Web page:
Tuesday, November 16, 2010

Commodities on Linear A tablets - Part II

I am returning to a topic, the continuation of which was long overdue. It is about the item-names featured on Linear A accounting tablets. In a previous post, I analysed a few tablets from Haghia Triada just to show that commodities can be featured both in a logogrammatic and textual form on the same tablet. Yet, in most cases, they do not mix.

It appears that the Cretan scribes had special rules when it came to writing about items of trade. Whenever writing names, they tended to use as few ligatures as they could, writing out names either fully, or abbreviating them with their first syllable. However, when it came to the writing of commodities, they used ligatures as heavily as possible. They drew the picture of the more complicated items, and added syllabary signs to them (most likely abbreviations) detailing their qualities. Although we know very little of the Minoan language, therefore we cannot "read" these qualities, many Linear B parallels suggest that they must have been clear to a bronze-age Cretan scribe. For example (these are just random examples), PA+sheep could have meant 'old sheep' (παλαιός), PE+sheep+masc 'ram from the last year' (περυσινϝό), etc. in Mycenean accounting texts. The Knossos Linear B tablets are especially prone to use such abbreviations, compared to the much more verbose Pylos tablets.

But sometimes the items are not drawn at all: their name is written out fully in ligatures of otherwise phonetic signs: This way, ME+RI stood for 'honey' (μέλι), KA+PO for 'fruit' (καρπός), KA+NA+KO meant 'saffron' (κνάκος), TU+RO2 'cheese' (τυρός) and A+RE+PA 'ointment' (αλειφά). This way of expression was especially useful for goods whose image would have been excessively hard to draw on a clay tablet. Most commonly, the ligatured signs denoting a commodity are to be read in a downwards-up direction, while the qualifiers are added beside the commodity logogram. But this rule is never strict: sometimes the size and appearence of the signs can dictate alternative arrangements. It should not be forgotten, too, that people could also be regarded as "items" on accounting tablets. Therefore the names of different types of men and women, professions, etc. can also be represented in ligatures in those cases.

Tablet HT23 - Side A
 Statement   Item   Quantity 
KA-NA • CYP (barley?) 1/3
*308 (=?) 1/16
OLE+NE (oil type) 1/16
OLE+TU (oil type) 1/16
OLE+RI (oil type) 1/16
*550 (RA+JA+RU?) 1/16
VINa (wine) 10
*508 (QA+TA+RE?) 10
*509 (QA+TA+RE+PU?) 10
E (=?) 17
QI-RI-TU-QA 1/16
SA-SA-ME 1/16
*530 (ME+SI) 10

To represent all three ways of writing commodities on a single tablet, take a look at tablet HT 23 (shown above). The header KA-NA is reminiscent of the term U-NA-KA-NA-SI seen on the libation tables in various forms, and likely means 'gift' or 'offering'. This view is reinforced by the rather small quantities of various goods mentioned on this tablet. The commodities themselves appear to be exclusively agricultural products - yet quite a specialized assortment. Unfortunately, we cannot plausibly decipher most of the rare ligatures, like *550 (RA+JA+RU?) or *508 (QA+TA+RE?). But the term SA-SA-ME is almost certainly sesame seed (σησάμη, SA-SA-MA in Linear B), thus QI-RI-TU-QA must also denote another type of seasoning plant or spice - as suggested by the comparably small quantities of both goods. The term KO-RU also reminds us of coriander, written as KO-RI-JA-DA-NA (κορίαδνα) on Linear B tablets. This assembly of goods somewhat resembles the ingredients traditionally used to prepare κυκεών, an ancient Greek beverage frequently drunk on religious feasts.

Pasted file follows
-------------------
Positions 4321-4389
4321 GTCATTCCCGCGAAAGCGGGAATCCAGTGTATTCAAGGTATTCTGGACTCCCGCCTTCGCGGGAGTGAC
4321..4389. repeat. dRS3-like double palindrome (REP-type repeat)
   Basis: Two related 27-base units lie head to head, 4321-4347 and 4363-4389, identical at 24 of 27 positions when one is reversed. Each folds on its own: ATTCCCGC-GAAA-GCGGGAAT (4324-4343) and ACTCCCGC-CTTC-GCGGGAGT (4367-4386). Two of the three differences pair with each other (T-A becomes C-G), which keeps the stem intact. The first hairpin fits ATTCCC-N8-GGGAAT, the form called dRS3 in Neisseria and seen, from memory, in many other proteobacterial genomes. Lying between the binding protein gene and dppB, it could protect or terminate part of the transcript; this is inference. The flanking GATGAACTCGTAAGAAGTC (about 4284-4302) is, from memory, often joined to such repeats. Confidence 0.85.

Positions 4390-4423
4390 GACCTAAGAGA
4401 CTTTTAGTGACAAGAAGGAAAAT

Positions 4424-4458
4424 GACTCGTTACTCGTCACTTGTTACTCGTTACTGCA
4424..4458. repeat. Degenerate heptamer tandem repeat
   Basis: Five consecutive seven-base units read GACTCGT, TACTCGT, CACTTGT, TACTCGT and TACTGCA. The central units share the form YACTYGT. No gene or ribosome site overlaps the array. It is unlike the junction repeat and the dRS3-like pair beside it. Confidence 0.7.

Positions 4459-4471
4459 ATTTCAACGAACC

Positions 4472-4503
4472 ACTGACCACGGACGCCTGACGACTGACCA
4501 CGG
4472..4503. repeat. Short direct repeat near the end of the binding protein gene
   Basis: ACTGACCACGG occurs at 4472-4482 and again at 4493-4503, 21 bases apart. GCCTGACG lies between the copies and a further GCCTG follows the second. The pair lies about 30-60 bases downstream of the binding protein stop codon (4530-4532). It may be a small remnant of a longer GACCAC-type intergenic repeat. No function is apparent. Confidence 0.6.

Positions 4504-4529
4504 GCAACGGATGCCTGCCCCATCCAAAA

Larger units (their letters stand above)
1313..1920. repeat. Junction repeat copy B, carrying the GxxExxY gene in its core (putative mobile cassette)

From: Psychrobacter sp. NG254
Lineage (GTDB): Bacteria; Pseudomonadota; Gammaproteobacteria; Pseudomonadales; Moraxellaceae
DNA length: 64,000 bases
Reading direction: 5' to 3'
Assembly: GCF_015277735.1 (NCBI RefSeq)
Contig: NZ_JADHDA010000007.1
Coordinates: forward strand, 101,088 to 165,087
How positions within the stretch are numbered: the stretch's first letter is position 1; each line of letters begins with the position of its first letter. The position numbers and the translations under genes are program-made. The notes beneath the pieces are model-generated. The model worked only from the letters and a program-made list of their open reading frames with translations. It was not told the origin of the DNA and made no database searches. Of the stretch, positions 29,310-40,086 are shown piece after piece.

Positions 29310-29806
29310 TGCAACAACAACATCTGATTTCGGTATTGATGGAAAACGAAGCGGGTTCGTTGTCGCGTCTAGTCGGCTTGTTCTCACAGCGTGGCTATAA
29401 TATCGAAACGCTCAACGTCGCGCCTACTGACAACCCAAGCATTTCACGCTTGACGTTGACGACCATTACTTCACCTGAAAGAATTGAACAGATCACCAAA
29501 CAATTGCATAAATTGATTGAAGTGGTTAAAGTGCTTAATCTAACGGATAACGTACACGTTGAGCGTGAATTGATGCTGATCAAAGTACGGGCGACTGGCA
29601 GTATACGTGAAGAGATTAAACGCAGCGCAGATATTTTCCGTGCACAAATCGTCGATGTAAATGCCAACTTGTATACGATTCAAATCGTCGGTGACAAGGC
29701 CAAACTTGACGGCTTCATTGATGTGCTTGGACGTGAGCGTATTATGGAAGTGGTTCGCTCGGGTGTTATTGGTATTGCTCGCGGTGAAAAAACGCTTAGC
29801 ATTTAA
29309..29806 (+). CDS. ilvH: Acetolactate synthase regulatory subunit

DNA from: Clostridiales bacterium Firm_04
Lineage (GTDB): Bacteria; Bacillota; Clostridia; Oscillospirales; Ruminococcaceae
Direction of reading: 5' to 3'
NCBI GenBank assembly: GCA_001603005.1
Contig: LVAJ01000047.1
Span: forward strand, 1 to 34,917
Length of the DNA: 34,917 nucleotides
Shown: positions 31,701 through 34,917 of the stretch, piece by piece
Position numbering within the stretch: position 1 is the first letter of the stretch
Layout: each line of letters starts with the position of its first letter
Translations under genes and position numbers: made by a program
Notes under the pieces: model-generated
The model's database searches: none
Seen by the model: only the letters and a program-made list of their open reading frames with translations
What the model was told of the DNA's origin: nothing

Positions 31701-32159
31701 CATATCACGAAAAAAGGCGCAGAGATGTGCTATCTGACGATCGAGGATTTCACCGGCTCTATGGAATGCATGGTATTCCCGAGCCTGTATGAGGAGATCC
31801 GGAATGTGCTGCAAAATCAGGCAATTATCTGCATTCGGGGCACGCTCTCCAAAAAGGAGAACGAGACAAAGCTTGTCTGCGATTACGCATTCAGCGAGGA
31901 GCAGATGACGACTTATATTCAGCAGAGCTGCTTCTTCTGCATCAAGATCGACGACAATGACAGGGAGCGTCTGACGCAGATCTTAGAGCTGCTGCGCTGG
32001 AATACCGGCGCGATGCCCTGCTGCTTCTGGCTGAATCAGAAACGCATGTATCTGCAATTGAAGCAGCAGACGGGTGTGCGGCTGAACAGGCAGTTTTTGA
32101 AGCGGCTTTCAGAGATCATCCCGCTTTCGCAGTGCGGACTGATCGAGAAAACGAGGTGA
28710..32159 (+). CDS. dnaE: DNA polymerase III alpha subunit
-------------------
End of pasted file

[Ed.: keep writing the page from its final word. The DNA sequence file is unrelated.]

The cited tablet is one of the luckier finds, where we at least stand a chance of identifying some of the referenced goods. Many other tablets are hopelessly haunted by the fact that we do not know the names Minoans used for their objects of everyday life. For example, we can at least suspect that the term MA+RU [HT 24] actually stands for wool, as Linear B also used almost exactly the same sign to denote wool (probably a lingature for the Minoan word denoting 'wool' - related to the Classic Greek term μαλλός). But frankly, I have no idea of the meaning of terms like ME+SI(+KI) or KA+JA, appearing on the very same tablet HT 24. For the purpose of nothing more than a teaser, I collected a nice assortment of item-names in pure ligatures. You can see them on the table below:

Last but not least, there is a very important class of items I did not mention until this point. As in Linear B, some Linear A tablets also mention vases, clay or metal vessels as items of trade. While the terms mentioned in Linear B remind us of Classic Greek (e.g. A-PO-RE-WE = αμφορήϝες, TI-RI-PO-DE = τρίποδες), the Linear A terms are more mysterious. They only admit a clear interpretation in a limited number of cases. Such a single case is tablet HT 38, where the phrase DA-RO-PA (*talopa or *talúpa) recalls both Greek τολύπη = 'lump of clay' and Hittite taluppa = 'clay'. The reading is quite plausible, as it is followed by the image of a chalice - supposedly made of clay. On the same tablet, a different item has the name A+KA, that reminds us of Greek ασκός = 'wine-skin', made either of pumpkins, leather or clay. Another tablet [HT39] also presents image of an askos-like vessel with a sign 'A' written on it.